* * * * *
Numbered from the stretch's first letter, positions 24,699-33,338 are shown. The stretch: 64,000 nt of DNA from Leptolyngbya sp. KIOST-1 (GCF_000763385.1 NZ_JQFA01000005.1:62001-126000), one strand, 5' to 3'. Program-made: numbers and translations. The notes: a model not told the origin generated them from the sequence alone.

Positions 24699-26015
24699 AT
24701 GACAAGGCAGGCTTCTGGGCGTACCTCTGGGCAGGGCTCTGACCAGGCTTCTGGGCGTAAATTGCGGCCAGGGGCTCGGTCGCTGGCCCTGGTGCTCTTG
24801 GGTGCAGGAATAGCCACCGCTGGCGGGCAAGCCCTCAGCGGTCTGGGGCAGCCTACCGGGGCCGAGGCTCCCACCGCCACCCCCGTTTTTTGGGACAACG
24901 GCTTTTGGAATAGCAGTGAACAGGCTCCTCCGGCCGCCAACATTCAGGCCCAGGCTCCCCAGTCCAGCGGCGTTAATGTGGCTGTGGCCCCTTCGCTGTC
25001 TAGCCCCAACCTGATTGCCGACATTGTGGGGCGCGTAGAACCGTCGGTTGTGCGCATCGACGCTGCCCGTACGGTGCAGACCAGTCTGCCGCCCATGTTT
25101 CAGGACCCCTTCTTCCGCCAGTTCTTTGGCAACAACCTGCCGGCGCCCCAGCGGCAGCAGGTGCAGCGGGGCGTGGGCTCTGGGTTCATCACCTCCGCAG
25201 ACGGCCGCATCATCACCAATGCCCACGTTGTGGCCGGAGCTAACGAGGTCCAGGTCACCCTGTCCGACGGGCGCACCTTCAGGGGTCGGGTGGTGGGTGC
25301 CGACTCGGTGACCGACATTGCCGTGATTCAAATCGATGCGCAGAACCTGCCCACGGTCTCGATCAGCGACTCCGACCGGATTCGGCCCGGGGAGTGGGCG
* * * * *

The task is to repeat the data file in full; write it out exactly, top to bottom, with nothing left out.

Numbered from the stretch's first letter, positions 24,699-33,338 are shown. The stretch: 64,000 nt of DNA from Leptolyngbya sp. KIOST-1 (GCF_000763385.1 NZ_JQFA01000005.1:62001-126000), one strand, 5' to 3'. Program-made: numbers and translations. The notes: a model not told the origin generated them from the sequence alone.

Positions 24699-26015
24699 AT
24701 GACAAGGCAGGCTTCTGGGCGTACCTCTGGGCAGGGCTCTGACCAGGCTTCTGGGCGTAAATTGCGGCCAGGGGCTCGGTCGCTGGCCCTGGTGCTCTTG
24801 GGTGCAGGAATAGCCACCGCTGGCGGGCAAGCCCTCAGCGGTCTGGGGCAGCCTACCGGGGCCGAGGCTCCCACCGCCACCCCCGTTTTTTGGGACAACG
24901 GCTTTTGGAATAGCAGTGAACAGGCTCCTCCGGCCGCCAACATTCAGGCCCAGGCTCCCCAGTCCAGCGGCGTTAATGTGGCTGTGGCCCCTTCGCTGTC
25001 TAGCCCCAACCTGATTGCCGACATTGTGGGGCGCGTAGAACCGTCGGTTGTGCGCATCGACGCTGCCCGTACGGTGCAGACCAGTCTGCCGCCCATGTTT
25101 CAGGACCCCTTCTTCCGCCAGTTCTTTGGCAACAACCTGCCGGCGCCCCAGCGGCAGCAGGTGCAGCGGGGCGTGGGCTCTGGGTTCATCACCTCCGCAG
25201 ACGGCCGCATCATCACCAATGCCCACGTTGTGGCCGGAGCTAACGAGGTCCAGGTCACCCTGTCCGACGGGCGCACCTTCAGGGGTCGGGTGGTGGGTGC
25301 CGACTCGGTGACCGACATTGCCGTGATTCAAATCGATGCGCAGAACCTGCCCACGGTCTCGATCAGCGACTCCGACCGGATTCGGCCCGGGGAGTGGGCG